Astronauts aboard the International Space Station staged a zero-gravity preview of today's (June 26) big World Cup match between the United States and Germany.
NASA's Steve Swanson and Reid Wiseman and European Space Agency astronaut Alexander Gerst, who hails from Germany, showed off their moves in a soccer exhibition aboard the orbiting lab recently. A NASA video released on June 25 shows the trio performing acrobatic bicycle kicks, headers and — as players tend to do here on terra firma — celebrating riotously after scoring goals.
NASA's humanoid robot Robonaut 2, which is designed to help astronauts perform chores aboard the space station, even gets into the spirit, waving its arms this way and that.
The weightless action presages a pivotal World Cup game in Brazil featuring the two teams currently atop the tournament's so-called "Group of Death."
The winner will win the group and move on to the single-elimination "knockout stage" of the World Cup, while the loser may go home, depending on what happens in today's game between Ghana and Portugal, the other two teams in the group. (Two teams from the group will advance. If the U.S. and Germany tie, they both will move on to the next stage.)
Swanson, Wiseman and Gerst are apparently pretty into the World Cup. The three spaceflyers also played microgravity soccer in another video that NASA posted on June 11, the day before the tournament — which is held once every four years — kicked off.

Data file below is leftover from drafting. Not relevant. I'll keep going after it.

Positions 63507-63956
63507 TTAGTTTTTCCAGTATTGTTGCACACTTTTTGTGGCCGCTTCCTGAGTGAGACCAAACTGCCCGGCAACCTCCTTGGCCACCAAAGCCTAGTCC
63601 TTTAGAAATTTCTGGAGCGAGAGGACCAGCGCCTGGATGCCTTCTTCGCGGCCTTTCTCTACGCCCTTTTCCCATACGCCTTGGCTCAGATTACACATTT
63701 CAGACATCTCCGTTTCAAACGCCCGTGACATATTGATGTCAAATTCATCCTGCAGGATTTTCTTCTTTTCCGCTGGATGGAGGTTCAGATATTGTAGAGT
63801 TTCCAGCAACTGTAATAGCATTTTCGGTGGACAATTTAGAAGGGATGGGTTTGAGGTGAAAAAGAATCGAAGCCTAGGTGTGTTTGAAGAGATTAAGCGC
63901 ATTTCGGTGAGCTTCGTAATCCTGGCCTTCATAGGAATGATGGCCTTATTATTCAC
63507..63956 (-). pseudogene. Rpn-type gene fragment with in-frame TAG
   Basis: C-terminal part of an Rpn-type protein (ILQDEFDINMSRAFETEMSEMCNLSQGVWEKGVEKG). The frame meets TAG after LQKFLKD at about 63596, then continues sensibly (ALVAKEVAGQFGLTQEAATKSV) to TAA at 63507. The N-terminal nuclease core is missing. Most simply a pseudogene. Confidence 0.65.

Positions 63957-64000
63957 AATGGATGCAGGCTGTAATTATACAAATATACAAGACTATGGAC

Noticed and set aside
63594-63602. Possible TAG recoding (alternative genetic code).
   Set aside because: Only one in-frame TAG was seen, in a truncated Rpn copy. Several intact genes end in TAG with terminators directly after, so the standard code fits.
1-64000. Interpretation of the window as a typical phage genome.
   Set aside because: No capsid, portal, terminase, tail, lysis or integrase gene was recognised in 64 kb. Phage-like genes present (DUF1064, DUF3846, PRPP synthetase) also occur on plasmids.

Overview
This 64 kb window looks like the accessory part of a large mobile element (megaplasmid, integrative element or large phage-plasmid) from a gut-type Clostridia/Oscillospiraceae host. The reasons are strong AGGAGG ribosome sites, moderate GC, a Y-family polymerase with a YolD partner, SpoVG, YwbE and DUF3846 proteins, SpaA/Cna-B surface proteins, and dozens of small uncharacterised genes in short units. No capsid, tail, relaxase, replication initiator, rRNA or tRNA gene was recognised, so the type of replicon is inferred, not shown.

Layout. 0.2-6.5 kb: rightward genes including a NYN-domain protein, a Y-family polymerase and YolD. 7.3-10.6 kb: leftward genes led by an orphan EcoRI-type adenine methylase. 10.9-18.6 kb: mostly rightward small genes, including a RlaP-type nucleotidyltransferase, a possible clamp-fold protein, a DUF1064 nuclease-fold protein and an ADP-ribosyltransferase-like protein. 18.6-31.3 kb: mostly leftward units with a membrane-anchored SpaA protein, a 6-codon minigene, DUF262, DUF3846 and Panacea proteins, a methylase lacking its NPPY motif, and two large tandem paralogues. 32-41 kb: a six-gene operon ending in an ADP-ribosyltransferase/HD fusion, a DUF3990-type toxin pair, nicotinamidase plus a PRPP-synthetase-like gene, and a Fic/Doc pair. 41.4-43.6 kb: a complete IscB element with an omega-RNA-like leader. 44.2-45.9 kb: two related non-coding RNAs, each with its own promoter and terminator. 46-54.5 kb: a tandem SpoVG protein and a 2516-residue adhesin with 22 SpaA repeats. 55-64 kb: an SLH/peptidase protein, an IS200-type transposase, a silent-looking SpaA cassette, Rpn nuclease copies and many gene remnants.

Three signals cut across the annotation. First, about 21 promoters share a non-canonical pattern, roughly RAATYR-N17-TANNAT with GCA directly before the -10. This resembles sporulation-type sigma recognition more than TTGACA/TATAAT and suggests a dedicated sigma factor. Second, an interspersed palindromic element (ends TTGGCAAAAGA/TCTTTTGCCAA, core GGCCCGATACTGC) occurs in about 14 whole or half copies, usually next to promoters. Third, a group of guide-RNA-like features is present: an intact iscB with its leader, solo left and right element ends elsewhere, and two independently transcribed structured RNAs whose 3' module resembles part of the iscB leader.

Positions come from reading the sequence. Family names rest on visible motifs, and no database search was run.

"We want to wish all the teams and fans on the ground and in Brazil a great World Cup," Gerst said in that video. "Have fun and have peaceful games. May the best win."
The three astronauts make up half of the space station's current Expedition 40. The other three crewmembers are Russian cosmonauts Alexander Skvortsov, Oleg Artemyev and Maxim Suraev.
The $100 billion International Space Station is a collaboration involving five different space agencies and 15 countries. Construction on the immense structure began in 1998, and it has been continuously occupied by rotating crews since November 2000.
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